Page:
Yokota post office faces package pileup a month after changing pickup system
By SETH ROBSON | STARS AND STRIPES Published: December 9, 2019
YOKOTA AIR BASE, Japan — Residents at the home of U.S. Forces Japan in western Tokyo have received so many packages that the post office has run out of room, according to the Yokota Military Postal Service.
“We have reached maximum capacity and can no longer process anymore mail,” the facility warned in a Facebook post Monday. “Please come by the Post Office at your earliest convenience to pick up your packages so we can clear enough space to process more mail.”
A photograph with the message shows mail clerks standing among a flood of mailbags and boxes, many bearing the logo of online retailer Amazon.
Last week, the post office received more than 3,000 items weighing more than 14,000 pounds, not counting mailbags that each contain up to 25 items, according to Airman 1st Class Faith Boston, 21, a mail clerk from Wesley Chapel, Fla.
Last month, the Yokota post office changed its system for retrieving packages, and staff stopped placing paper notices in customers’ boxes informing them that an item had arrived.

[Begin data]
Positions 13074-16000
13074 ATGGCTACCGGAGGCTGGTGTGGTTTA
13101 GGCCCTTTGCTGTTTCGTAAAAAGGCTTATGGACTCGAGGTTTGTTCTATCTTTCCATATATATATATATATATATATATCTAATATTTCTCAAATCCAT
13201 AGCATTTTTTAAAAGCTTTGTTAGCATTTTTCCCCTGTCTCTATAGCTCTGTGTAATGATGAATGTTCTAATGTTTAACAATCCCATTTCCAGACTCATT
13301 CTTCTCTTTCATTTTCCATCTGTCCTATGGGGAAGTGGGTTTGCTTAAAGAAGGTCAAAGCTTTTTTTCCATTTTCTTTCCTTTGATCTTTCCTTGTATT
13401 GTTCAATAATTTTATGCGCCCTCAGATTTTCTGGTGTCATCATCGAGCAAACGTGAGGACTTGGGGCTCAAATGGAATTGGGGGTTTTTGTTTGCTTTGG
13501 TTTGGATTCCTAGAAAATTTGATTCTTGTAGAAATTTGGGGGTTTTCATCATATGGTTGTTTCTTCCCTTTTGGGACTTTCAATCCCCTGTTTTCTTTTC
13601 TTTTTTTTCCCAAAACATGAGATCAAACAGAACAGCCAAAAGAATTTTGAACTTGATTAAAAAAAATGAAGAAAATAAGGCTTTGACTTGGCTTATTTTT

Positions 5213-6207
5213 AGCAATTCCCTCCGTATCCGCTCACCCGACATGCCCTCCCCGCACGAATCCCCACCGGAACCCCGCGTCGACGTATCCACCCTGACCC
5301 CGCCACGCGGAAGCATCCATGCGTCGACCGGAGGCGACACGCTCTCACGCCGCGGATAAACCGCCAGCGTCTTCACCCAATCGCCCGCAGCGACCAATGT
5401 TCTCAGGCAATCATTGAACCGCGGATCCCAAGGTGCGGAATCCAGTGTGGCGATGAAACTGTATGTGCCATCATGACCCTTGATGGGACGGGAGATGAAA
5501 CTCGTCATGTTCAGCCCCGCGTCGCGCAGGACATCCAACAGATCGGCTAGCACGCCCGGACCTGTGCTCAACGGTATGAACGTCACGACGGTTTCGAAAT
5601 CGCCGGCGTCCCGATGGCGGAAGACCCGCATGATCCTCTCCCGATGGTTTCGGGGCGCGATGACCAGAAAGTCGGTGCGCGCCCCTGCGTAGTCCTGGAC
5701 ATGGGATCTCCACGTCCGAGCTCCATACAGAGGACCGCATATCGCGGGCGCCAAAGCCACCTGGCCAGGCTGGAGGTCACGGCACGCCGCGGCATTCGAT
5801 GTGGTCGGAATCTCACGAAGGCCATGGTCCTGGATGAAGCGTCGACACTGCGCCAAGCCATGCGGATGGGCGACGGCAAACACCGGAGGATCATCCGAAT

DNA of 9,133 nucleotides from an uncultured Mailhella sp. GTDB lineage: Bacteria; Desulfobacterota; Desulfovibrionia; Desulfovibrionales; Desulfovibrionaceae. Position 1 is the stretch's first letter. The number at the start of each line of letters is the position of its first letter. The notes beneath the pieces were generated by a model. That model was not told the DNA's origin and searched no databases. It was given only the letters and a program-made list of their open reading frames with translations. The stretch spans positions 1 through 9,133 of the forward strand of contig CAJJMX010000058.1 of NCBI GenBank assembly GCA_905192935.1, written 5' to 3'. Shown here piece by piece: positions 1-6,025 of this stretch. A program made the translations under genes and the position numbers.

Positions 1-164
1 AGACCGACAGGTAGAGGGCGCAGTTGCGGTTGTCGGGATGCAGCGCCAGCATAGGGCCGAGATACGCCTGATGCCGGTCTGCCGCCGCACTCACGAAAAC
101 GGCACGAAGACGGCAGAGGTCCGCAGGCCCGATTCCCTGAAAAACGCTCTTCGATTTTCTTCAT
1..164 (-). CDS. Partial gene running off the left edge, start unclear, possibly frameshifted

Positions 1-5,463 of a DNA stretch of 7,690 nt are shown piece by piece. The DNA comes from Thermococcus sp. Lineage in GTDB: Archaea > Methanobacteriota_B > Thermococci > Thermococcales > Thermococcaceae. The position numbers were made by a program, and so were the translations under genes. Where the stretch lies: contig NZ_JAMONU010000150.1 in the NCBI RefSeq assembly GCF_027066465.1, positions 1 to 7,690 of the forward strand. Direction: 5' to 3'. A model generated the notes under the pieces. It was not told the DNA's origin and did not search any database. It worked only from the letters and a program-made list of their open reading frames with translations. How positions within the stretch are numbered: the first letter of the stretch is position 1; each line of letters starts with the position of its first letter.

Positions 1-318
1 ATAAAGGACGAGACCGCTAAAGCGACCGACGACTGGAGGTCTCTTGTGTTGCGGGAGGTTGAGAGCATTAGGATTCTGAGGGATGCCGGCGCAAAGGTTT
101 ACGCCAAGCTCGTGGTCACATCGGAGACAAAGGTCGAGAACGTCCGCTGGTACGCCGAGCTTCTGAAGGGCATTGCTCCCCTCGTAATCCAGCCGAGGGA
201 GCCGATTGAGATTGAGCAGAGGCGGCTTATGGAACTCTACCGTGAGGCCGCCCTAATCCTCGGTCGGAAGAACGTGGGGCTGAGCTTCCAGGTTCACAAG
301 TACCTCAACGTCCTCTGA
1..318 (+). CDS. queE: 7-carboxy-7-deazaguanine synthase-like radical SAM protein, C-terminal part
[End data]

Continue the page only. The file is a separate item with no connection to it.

To collect a package, customers must now either print out an email notification or fill out a yellow card at the post office with their name, box number and the shelf location of their package.
“The goal is to ensure timeliness of delivery, especially moving into the holiday season,” 374th Airlift Wing spokeswoman Kaori Matsukasa said in an email when the change was implemented last month.
Some who commented on the post office’s Facebook post Monday said they were expecting packages but hadn’t received email notices. Those people should check their spam/junk email folder or visit customer service for help, the post office said.
A line of people attempting to collect packages Monday afternoon stretched from the mailroom window to the end of the building.
When Joy Childers, 25, of Falkville, Ala., tried to collect a package Monday, she said she was told it might have been returned to the sender.
The Air Force spouse said she contacted the post office two months after ordering a cellphone case for her husband and was told it had arrived. However, it wasn’t there when she showed up. She was sent to customer service to find out if it had been sent back to China.
Boston, the mail clerk, said online sales appear to be a factor in the extra mail.
“There are more sales than before,” she said. “Veterans Day sales, Black Friday, Cyber Monday. There’s always something and I guess people are taking advantage of it.”
About 10 volunteers have been showing up at the post office each day to help sort mail this month, Boston said.
“They’ve seen how overwhelmed we are,” she said.